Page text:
A new technology emerged on November 16, 1904 that would open the path to development of modern electronics. The vacuum tube was first invented by British engineer, John Ambrose Fleming who patented the first rectifying diode thermionic valve – vacuum tube. This breakthrough birthed a new era of electronic technological development across various fields of science and technology.
The first computers were built with vacuum tubes and were of enormous size and weighed many tons. The Colossus, the original computer was built by British Bletchley Park. It was a device for breaking German and Japanese codes during World War II. The most sophisticated unit deployed had more than 2400 vacuum tubes of various sort that each required replacement on a regular basis.
Though the vacuum tube has been gradually replaced in many electronic components with the transistor, invented in 1947, vacuum tubes are still found in many modern cutting edge technologies such as scientific instruments, medical treatment devices and even in the space program. Yes, you read correctly. In very recent years NASA is bridging eras of technological achievement with development of the tiny 460GHz vacuum transistor – which would perhaps be better named a ‘vacuum tube transistor.’
In recent years NASA has chosen this direction after calculating that modern computer science has approached the threshold of how far silicon transistors can be shrunk and also that advancement of increase in performance speeds is plateauing at a few gigahertz. NASA Ames Research Center’s new transistor is a nanometer-scale vacuum tube transistor that achieved speeds up to 460GHz in its initial testing in 2014.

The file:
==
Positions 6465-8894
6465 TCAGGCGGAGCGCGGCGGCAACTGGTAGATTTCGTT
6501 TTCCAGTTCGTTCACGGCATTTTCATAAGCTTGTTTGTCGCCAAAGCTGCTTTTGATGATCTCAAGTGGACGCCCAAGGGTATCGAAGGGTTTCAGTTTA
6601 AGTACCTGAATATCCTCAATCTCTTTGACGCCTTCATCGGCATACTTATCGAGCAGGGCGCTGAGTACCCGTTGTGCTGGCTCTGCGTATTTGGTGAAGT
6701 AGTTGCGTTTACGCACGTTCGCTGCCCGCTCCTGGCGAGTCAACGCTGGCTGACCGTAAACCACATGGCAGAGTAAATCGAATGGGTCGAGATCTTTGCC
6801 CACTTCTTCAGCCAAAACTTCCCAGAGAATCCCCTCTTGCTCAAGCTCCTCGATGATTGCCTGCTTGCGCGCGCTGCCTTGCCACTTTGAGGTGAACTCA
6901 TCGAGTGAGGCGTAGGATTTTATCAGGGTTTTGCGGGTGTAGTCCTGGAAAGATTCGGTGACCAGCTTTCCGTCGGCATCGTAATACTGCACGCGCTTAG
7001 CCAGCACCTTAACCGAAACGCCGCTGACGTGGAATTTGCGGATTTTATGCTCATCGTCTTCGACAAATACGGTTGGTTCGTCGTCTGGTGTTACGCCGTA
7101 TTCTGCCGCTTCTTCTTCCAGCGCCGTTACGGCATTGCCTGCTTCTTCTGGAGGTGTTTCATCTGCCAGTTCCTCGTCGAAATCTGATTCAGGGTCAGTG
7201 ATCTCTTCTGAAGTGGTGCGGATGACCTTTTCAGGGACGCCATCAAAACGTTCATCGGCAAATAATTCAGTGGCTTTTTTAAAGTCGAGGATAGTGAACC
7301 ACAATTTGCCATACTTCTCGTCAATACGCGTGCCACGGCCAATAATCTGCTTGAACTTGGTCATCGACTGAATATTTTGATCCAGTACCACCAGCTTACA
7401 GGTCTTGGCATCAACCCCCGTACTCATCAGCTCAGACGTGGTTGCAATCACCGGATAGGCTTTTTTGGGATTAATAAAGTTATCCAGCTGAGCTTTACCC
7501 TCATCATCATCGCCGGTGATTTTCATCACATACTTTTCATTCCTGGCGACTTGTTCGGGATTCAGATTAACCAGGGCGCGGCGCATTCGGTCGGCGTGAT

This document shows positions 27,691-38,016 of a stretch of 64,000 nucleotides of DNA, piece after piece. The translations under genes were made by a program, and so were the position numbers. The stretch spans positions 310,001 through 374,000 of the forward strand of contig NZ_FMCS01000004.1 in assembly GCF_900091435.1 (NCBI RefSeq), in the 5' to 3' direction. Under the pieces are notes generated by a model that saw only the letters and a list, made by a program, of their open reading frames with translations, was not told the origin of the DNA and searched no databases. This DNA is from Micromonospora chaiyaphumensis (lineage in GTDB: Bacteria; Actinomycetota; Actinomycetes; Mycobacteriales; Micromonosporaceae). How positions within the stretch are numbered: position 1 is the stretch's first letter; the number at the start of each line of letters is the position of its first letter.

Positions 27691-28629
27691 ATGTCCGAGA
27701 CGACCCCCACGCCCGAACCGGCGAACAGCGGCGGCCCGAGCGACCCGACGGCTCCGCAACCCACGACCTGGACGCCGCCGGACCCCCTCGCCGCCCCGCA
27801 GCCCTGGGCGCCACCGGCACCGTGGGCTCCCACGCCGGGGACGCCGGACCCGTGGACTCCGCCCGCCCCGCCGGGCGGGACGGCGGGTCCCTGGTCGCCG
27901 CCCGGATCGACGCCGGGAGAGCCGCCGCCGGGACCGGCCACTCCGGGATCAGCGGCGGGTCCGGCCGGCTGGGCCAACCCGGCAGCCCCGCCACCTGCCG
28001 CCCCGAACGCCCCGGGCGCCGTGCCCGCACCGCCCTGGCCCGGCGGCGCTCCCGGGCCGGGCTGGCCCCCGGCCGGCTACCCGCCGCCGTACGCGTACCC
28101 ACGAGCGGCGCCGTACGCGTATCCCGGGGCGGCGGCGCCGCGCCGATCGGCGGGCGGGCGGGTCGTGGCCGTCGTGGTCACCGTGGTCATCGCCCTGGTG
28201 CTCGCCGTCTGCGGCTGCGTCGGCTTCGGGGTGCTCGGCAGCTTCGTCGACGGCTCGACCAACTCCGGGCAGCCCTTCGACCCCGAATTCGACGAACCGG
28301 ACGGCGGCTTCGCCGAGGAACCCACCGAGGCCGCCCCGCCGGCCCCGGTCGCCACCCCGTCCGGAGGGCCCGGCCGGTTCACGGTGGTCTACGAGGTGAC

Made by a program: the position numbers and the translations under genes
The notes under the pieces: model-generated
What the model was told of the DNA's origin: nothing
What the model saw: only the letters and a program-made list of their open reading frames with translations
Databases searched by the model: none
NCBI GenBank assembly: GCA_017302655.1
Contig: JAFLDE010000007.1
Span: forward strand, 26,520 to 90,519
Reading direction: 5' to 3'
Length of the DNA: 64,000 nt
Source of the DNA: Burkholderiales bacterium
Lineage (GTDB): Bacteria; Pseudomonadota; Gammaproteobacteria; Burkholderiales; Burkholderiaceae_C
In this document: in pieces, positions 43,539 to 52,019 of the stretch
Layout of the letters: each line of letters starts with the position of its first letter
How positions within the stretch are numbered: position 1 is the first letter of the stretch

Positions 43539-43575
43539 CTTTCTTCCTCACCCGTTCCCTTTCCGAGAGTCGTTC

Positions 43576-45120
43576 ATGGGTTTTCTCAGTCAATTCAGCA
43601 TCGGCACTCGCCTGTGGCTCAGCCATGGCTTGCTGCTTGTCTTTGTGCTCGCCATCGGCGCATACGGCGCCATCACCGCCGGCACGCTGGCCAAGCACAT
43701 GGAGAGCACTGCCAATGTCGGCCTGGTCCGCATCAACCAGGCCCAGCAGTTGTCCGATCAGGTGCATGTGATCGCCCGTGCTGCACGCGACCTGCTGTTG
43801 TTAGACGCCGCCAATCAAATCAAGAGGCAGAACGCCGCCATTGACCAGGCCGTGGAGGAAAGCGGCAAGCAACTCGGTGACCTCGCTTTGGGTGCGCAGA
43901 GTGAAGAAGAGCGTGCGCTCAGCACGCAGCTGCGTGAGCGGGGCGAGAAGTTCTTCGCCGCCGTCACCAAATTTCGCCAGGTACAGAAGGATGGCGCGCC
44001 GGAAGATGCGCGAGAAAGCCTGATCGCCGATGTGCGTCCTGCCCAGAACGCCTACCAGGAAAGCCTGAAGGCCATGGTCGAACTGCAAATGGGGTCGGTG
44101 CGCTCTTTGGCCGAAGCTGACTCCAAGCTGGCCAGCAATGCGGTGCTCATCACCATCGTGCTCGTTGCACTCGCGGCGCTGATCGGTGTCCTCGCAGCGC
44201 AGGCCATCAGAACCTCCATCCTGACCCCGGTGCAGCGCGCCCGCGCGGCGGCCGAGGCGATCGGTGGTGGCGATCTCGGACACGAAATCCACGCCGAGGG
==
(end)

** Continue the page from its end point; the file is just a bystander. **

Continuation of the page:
Vacuum tubes were used in radios from the beginning and until the early 50’s when RCA and Texas Instruments began manufacturing the first transistor radios which eventually ended advancement of radio technology based on vacuum tube architecture. Audio equipment is the industry over the decades which has been most closely associated with vacuum tubes. Though many modern guitar amps are now made with transistors, still at all points in the history of guitar amplifiers the premium models have used vacuum tubes for the warm and full body sound only achievable playing through a tube amp.
Many high end recording studio components, such as audio compressors and preamps have also continuously been made with vacuum tubes over the decades. It is a given in the music industry that there is no other way to give a singer or an instrument as full and warm of sound quality than by using in-line components that incorporate vacuum tubes to enhance the source signal.
Home audio enthusiasts in the know have also kept vacuum tubes alive insisting on the highest in fidelity standards that can only be enjoyed listening to music through a vacuum tube amplifier. In recent years tube-type hi-fi/stereo amplifiers have been making a strong come back and a new generation is discovering a technological gem of the past that perhaps will never be fully outdated or made obsolete.